The Digi RetroBoy GBA is either a clone of the K101 hardware (a clone of a clone?) or it is the same hardware. Either way, the important thing to note is that this is not a GBA emulator. It runs GBA games natively through reverse engineered hardware. It is the work of the K-Team in 2011 that attained this feat of engineering, and is what brought us the original Revo K101 and K101+ too.
The Digi RetroBoy been on my radar since last year but strangely it has never appeared on any of the usual sites. I believe that the manufacturer was very selective about who they’ve allowed to sell this thing, in order to keep the price up high. It’s been available on Amazon and eBay, and I’ve seen it on some Japanese retailer websites too. I was kindly sent one of these a couple of weeks ago, though I wasn’t asked to review it and I have no retailer or other beneficiary to promote in this post – just so you know!
The problem with the Digi RetroBoy GBA clone though is the price. At just shy of £100 it’s never going to be one of those impulse purchases. It simply costs too much, especially considering it’s offering similar if not identical hardware to the Revo K101.
So through its limited availability and high price The Digi RetroBoy manages to conjure an air of mystery and intrigue. But for me the draw isn’t quite strong enough to warrant the hefty cost. But maybe, if this thing ends up being a perfect GBA handheld, is the £95 price tag worth it?
Let’s have a look at it then.
The console comes in a small, classy looking grey box whose footprint isn’t much bigger than the device itself. Inside you’ll find the usual set of stuff: an instruction booklet, charging cable and video cable.
At first glance the console looks quite beautiful. It’s a shell I’ve not seen used anywhere else and it is rather smart. It’s not until you examine it closely and test the controls that the illusion is broken.
The first thing to notice is that the shell has a design error. The top and bottom halves of the shell sit nicely flush, but the sides do not. On each side there is a 1-2mm overhang where the shell doesn’t line up properly. This doesn’t look like irregular molding because the edges are clean and straight, it looks like a mistake made in the design phase of the shell. It’s not a huge deal, but you can kind of feel it when playing.
You can also see that they skimped on some other areas of the shell. There are 3 LEDs along the bottom right side for power, charging and turbo. They should have had light pipes for each LED. Instead the case is moulded with thinner plastic over the LEDs to allow the light to shine through and it looks cheap. The shell would also have benefited from some detail around the speaker grill, and the screen printing is quite low quality too.
I do like the design of the slightly raised LCD, and the protective plastic lens covering it is good to see (especially since the Revo K101 did not have one). Overall the design is reminiscent of a Game & Watch, with the shoulder buttons of a GBA Micro.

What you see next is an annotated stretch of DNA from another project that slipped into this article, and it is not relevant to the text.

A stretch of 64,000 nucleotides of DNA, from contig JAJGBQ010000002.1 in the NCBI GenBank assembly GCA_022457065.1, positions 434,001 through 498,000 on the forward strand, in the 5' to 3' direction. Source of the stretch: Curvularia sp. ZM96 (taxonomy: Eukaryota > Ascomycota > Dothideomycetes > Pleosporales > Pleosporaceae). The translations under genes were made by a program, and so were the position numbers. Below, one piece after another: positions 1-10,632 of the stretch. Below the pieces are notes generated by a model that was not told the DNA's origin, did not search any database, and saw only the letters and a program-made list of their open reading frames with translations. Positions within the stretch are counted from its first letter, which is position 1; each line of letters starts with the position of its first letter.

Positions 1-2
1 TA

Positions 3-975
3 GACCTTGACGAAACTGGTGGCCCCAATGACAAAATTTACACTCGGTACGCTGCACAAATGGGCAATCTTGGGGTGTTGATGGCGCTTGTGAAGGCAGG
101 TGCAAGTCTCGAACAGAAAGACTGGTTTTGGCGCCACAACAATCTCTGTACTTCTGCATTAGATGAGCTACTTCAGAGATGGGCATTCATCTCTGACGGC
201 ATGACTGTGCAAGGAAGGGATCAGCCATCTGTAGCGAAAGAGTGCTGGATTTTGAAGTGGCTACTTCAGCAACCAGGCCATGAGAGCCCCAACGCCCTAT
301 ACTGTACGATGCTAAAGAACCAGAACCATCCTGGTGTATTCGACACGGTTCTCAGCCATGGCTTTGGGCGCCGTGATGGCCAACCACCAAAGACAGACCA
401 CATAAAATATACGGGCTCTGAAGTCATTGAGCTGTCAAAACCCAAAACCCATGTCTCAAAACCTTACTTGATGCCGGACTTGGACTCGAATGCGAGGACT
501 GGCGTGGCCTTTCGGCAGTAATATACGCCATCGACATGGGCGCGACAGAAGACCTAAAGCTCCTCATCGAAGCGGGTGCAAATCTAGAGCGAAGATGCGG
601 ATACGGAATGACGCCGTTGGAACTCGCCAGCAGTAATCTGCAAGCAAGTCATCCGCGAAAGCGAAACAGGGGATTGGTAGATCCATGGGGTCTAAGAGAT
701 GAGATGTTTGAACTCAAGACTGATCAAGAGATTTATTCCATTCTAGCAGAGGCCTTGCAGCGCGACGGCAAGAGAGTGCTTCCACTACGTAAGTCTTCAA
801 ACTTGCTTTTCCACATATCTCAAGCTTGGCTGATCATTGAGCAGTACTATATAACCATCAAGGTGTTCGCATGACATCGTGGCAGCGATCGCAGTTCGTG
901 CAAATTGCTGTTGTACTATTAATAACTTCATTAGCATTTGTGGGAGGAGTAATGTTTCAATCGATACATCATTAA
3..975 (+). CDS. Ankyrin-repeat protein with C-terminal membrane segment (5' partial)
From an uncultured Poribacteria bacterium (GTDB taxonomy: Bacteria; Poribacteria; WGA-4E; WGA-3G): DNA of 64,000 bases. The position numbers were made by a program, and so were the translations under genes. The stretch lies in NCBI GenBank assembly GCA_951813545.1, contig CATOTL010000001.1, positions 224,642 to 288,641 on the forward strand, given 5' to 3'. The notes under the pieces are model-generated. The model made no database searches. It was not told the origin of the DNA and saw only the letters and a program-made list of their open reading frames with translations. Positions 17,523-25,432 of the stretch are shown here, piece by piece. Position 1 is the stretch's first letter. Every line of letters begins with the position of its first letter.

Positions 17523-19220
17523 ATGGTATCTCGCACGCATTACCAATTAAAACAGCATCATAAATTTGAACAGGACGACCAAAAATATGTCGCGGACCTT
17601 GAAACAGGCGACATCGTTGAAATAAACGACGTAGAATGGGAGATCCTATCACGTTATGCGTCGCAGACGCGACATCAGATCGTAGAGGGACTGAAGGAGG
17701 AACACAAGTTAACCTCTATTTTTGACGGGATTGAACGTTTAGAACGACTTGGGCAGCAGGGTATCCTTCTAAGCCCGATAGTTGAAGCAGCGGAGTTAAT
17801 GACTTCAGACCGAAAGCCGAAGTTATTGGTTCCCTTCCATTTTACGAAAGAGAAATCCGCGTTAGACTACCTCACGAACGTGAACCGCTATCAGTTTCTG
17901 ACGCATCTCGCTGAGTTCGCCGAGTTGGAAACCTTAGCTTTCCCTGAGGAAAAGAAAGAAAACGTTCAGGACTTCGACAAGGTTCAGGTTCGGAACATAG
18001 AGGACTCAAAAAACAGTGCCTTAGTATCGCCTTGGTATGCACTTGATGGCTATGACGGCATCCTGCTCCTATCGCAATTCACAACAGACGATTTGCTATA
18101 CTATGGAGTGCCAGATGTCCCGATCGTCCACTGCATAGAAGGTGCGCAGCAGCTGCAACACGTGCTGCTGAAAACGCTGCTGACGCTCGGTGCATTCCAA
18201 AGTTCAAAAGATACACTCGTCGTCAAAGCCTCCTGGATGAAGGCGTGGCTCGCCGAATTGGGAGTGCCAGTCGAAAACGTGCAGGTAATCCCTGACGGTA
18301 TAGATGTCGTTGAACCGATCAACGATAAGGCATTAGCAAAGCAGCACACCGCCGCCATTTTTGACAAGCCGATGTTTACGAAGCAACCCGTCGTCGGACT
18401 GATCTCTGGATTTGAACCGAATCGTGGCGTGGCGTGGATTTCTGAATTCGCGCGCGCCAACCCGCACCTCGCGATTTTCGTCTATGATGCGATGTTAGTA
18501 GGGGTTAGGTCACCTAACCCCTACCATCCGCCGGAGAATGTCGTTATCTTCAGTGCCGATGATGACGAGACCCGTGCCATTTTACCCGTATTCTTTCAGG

The controls let the The Digi RetroBoy GBA clone down. The d-pad barely protrudes 1mm from the shell and requires almost no force to push down. It’s really not very good and it’s disappointing that they mass produced it like this. It works OK, but it feels horrible. The face buttons are setup similarly but at least give out a soft, silent click when pushed. The shoulder buttons feel good and they are positioned well. They do require pressure to be applied away from the corners to function reliably, but that’s OK.
The LCD is passable. Not as good as a genuine 240×160 LCD, and not as good as a 4:1 960×640 LCD would be either. But it uses a non-standard pixel arrangement similar to the RS-97, which also seems to be quite high resolution. The combination of these 2 aspects helps to soften the scaling issues that GBA usually has on non-native resolution screens. The viewing angles are OK from left and right, but from above the screen goes dark and from the bottom it washes out.
A Micro SD card is not provided so you will need your own. Just drop your GBA ROMs on to it and insert it into the cartridge. The system also plays retail GBA cartridges.
Everything points to this being the exact same hardware as the Revo K101, albeit rejigged into a different shaped board. The software looks identical, albeit with a blue and orange colour scheme. The button shortcuts for screen ratio, save states etc are all exactly the same. The additional software such as the music player appear to be the same too.
Others have said that this runs a firmware akin to the first Revo K101 version, even with the save game bugs – and I can confirm that the save game bugs for some games are also present here. There is a link to download the firmware on the DigiRetro website, however the link does not work.
The console contains a functioning link port, and it links successfully to the Revo K101 with a link cable (not supplied). Compatibility is better than any emulator for GBA, with most games playing perfectly. I did notice the same infrequent lag in Legend of Zelda that the K101 also suffered from, but it in no way spoils the game. The save issues in some games are also a big pain.
Overall the DigiRetro Boy GBA clone is a solid attempt at a reshelling of the K101. However, it’s a shame that they cheaped out in some areas. With better molding, light pipes, d-pad and a fixed native save function this would be much better. For £95 it’s hard to recommend, for £40 it would be an easier sell. Never the less, it is still available at Amazon UK and AliExpress.